Final Stop

See also[edit]


  1. ^ Adams, Armand E.; Armstrong, Dorothy P.; Armstrong, Lancelot W.; Bartik, Jean; Carter, Lee S.; Chinitz, M. Paul; Danehower, George; Delves, Eugene L.; Dixon, Donald B.; Hammer, Carl; Holberton, Frances E.; Huff, Morgan W.; Koons, Florence K.; Marquardt, Donald W.; Matter, H. W.; Sammet, Jean E.; Sberro, Joseph E.; Shuler, Cecil M.; Swearingen, John K.; Tonik, Albert B.; Wilson, Louis D.; Woltman, Frances B.; Woltman, Richard D. (May 1990). Armstrong, Dorothy P. "UNIVAC conference". Charles Babbage Institute / Oral History Interviews: 54. hdl:11299/104288. [...] the 1100 series was called the Univac Scientific Computers.
  2. ^ "Hagley Museum and Library: Sperry Corporation, UNIVAC Division photographs and audiovisual materials (1985.261) -- Audiovisual Collections and Digital Initiatives Department". d. Univac scientific computers (St. Paul), 1953-1962. Retrieved 2018-05-22. The "Univac scientific computers" subseries contains images of the 1103, 1105 and 1107 "scientific computers," built by Univac Federal Systems Division, St. Paul.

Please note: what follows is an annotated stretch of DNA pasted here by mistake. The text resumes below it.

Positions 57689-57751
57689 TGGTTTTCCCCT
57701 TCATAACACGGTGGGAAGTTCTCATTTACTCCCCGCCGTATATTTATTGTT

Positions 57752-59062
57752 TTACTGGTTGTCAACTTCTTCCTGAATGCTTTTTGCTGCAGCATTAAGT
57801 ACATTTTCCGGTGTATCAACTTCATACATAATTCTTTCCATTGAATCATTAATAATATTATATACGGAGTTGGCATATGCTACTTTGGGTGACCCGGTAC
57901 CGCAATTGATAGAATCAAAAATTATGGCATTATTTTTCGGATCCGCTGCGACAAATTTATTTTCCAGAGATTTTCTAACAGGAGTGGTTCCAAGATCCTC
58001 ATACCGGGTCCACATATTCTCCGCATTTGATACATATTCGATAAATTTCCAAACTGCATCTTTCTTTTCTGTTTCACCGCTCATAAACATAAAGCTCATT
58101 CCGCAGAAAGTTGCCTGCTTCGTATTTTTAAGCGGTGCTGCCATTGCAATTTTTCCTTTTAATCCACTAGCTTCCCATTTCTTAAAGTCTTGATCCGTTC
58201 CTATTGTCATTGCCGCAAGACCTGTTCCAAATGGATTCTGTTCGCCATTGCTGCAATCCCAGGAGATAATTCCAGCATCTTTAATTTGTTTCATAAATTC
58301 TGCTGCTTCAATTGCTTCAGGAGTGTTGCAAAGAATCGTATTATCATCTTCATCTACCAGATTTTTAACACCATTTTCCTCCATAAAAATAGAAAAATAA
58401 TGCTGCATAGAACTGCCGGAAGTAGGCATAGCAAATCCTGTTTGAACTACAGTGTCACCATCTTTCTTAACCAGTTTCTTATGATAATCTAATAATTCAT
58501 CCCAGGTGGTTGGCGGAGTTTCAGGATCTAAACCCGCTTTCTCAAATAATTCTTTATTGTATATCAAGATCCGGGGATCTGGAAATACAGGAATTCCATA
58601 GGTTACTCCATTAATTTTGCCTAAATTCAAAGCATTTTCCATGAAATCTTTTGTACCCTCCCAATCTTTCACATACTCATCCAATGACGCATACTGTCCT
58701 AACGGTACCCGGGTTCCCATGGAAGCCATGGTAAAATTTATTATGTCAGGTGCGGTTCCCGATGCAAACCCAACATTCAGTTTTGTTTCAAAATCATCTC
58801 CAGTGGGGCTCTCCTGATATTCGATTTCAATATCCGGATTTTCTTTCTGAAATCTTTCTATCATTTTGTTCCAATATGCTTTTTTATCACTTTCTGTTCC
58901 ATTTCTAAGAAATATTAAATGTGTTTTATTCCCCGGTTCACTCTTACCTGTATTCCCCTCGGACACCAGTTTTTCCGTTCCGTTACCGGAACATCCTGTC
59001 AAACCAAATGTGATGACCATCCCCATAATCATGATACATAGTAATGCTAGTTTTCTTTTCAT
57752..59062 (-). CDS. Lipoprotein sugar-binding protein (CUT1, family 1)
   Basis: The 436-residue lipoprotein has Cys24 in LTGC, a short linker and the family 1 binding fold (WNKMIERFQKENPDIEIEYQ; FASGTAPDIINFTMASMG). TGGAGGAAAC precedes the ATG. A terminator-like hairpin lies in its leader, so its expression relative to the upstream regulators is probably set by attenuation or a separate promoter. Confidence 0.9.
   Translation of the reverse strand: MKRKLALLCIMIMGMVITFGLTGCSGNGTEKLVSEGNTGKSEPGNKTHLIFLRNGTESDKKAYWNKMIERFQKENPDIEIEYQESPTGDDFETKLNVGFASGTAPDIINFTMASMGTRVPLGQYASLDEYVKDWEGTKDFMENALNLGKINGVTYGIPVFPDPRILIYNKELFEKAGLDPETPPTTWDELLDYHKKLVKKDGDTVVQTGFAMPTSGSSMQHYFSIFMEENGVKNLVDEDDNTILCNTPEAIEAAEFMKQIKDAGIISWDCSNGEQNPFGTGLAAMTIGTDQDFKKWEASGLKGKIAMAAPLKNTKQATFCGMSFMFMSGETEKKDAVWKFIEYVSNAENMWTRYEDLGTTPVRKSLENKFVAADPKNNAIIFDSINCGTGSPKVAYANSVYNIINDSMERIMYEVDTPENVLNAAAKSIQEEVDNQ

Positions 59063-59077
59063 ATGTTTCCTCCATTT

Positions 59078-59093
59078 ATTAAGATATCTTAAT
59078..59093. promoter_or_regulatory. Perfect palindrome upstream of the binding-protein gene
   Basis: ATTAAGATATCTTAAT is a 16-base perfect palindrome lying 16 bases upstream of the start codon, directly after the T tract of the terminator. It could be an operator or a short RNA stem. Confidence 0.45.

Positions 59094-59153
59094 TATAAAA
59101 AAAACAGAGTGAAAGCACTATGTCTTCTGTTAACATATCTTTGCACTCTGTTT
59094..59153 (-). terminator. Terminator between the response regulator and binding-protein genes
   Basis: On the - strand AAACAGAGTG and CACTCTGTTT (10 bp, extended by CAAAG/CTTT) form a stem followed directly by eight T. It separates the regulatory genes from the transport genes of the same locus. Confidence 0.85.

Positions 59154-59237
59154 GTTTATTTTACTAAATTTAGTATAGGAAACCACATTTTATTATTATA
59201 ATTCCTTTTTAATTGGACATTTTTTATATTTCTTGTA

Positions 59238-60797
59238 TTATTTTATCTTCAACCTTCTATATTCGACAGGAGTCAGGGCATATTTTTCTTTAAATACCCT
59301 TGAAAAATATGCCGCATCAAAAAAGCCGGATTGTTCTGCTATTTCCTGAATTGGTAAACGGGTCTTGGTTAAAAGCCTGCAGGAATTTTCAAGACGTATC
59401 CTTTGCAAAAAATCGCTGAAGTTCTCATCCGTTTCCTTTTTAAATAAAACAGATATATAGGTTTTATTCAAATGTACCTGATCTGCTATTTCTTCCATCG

3. ^ McMurran, Marshall William (2008). ACHIEVING ACCURACY: A Legacy of Computers and Missiles. Xlibris Corporation. pp. 36–37. ISBN 9781462810659.
  4. ^ "1. The ERA 1101 Computer". Digital Computer Newsletter. 3 (1): 1, 2. April 1951.
  5. ^ a b c Boslaugh, David L. (2003). When Computers Went to Sea: The Digitization of the United States Navy. John Wiley & Sons. pp. 96–98. ISBN 9780471472209.
  6. ^ [1]
  7. ^ Pugh, Emerson W. (1995). Building IBM: Shaping an Industry and Its Technology. MIT Press. p. 142. ISBN 9780262161473.
  8. ^ Flamm, Kenneth (2010). Creating the Computer: Government, Industry and High Technology. Brookings Institution Press. ISBN 978-0815707219.
  9. ^ Weik, Martin H. (December 1955). "UNIVAC-SCI (ERA-1101)". ed-thelen.org. A Survey of Domestic Electronic Digital Computing Systems.
  10. ^ (16,000 lbs + 17,400 lbs ) / 2 = 16,700 pounds (8.4 short tons)
    16,000 pounds (8.0 short tons; 7.3 t)
    17,400 pounds (8.7 short tons; 7.9 t)
  11. ^ "Automatic Computing Machinery: Discussions - Minimum Access Programming". Mathematics of Computation. 6 (39): 172–182. 1952. doi:10.1090/S0025-5718-52-99392-7. ISSN 0025-5718.